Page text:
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My Alpine Classic Experience

Filed under: Staff Stories

On Sunday 23rd January 2011 Michael Nguyen (National Project Manager at ACS) rose to the challenge of attempting what few would dare to, and this is his story.

The Alpine Classic is an annual cycling event held in the Victorian alpine regions, a magnificent and beautiful part of the country. The event supports the Oncology Children’s Foundation (OCF). There are various riding distances for different levels of riders; ranging from 60km to 250km. This year I participated in the 140km ride and hoped to raise money for the flood disasters.

The day started at 5am after the alarm went off. Not too keen to get up and wondering “Did I have enough sleep? Should I have a few more minutes? What if I can’t get there in time for the start?” Given that I’m staying at Mt Beauty approx 45min from Bright and the official starting time was at 7am.

I woke up eventually, quickly showered and stuffed my face with food. They say you should eat 2 hours before an event so I decided to follow this scientific approach and hope for the best.

It was cool, beautiful Sunday morning, maybe in the low 20 degrees which is ideal for riding. As I reached Bright I could feel the buzz in the air and butterflies in my stomach as scores of riders began to roll out in the opposite direction probably doing the 200km challenge. But I was excited about getting there.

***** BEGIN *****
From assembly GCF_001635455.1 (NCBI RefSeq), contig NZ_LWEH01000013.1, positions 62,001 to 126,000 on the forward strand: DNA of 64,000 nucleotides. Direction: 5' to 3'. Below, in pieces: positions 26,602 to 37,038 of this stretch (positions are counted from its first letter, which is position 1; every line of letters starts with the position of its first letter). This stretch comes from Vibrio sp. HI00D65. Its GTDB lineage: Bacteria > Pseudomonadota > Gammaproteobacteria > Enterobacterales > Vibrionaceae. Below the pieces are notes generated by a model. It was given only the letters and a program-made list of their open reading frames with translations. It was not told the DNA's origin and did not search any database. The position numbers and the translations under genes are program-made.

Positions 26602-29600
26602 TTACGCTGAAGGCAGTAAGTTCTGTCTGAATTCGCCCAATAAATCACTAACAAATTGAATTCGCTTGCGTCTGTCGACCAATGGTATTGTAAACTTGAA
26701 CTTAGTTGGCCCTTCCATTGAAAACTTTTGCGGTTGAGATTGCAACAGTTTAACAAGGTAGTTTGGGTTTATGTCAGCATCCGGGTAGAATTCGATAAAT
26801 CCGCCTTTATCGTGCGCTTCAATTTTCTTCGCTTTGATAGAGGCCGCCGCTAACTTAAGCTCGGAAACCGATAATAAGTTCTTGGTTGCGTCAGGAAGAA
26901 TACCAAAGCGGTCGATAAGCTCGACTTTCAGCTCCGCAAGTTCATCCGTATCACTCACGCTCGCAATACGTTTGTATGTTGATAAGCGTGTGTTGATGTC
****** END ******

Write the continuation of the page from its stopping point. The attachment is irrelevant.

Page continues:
I met with my riding mate at one of the Hotels in Bright and we walked to the starting line, Howitt Park. The place had a European feel with people talking in French, an old style French policeman controlling the traffic and a woman dressed in one of those dress-hat-feather combinations; appropriate for a fancy dress party. But perhaps this is the party, many riders with all different types of uniforms ready to let their legs do the dancing! A party for some, but for others … a suffer fest.

A final check of my bike and pockets filled with the essentials and I was ready to go. (Picture to the right is of Michael Nguyen on the right & friend)